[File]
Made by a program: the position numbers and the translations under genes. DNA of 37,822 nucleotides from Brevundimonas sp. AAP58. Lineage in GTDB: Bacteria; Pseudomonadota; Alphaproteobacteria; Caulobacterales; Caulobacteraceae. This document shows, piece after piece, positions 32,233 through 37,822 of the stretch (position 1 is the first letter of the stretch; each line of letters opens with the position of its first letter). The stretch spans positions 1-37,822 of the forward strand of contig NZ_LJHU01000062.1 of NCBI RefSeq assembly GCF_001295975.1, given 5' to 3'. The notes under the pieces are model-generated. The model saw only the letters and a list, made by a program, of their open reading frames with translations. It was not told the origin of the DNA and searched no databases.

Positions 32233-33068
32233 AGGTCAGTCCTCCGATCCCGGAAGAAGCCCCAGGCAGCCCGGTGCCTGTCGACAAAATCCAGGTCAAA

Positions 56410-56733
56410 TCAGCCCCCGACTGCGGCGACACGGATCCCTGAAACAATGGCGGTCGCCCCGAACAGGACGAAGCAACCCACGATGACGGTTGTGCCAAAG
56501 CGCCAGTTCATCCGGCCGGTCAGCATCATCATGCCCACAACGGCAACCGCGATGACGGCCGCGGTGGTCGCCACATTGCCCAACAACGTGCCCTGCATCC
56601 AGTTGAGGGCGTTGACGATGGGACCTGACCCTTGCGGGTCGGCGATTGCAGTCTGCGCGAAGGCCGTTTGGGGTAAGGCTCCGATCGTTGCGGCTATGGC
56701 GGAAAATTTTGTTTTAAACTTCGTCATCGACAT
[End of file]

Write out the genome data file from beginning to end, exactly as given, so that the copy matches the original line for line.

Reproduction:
Made by a program: the position numbers and the translations under genes. DNA of 37,822 nucleotides from Brevundimonas sp. AAP58. Lineage in GTDB: Bacteria; Pseudomonadota; Alphaproteobacteria; Caulobacterales; Caulobacteraceae. This document shows, piece after piece, positions 32,233 through 37,822 of the stretch (position 1 is the first letter of the stretch; each line of letters opens with the position of its first letter). The stretch spans positions 1-37,822 of the forward strand of contig NZ_LJHU01000062.1 of NCBI RefSeq assembly GCF_001295975.1, given 5' to 3'. The notes under the pieces are model-generated. The model saw only the letters and a list, made by a program, of their open reading frames with translations. It was not told the origin of the DNA and searched no databases.

Positions 32233-33068
32233 AGGTCAGTCCTCCGATCCCGGAAGAAGCCCCAGGCAGCCCGGTGCCTGTCGACAAAATCCAGGTCAAA

Positions 56410-56733
56410 TCAGCCCCCGACTGCGGCGACACGGATCCCTGAAACAATGGCGGTCGCCCCGAACAGGACGAAGCAACCCACGATGACGGTTGTGCCAAAG
56501 CGCCAGTTCATCCGGCCGGTCAGCATCATCATGCCCACAACGGCAACCGCGATGACGGCCGCGGTGGTCGCCACATTGCCCAACAACGTGCCCTGCATCC
56601 AGTTGAGGGCGTTGACGATGGGACCTGACCCTTGCGGGTCGGCGATTGCAGTCTGCGCGAAGGCCGTTTGGGGTAAGGCTCCGATCGTTGCGGCTATGGC
56701 GGAAAATTTTGTTTTAAACTTCGTCATCGACAT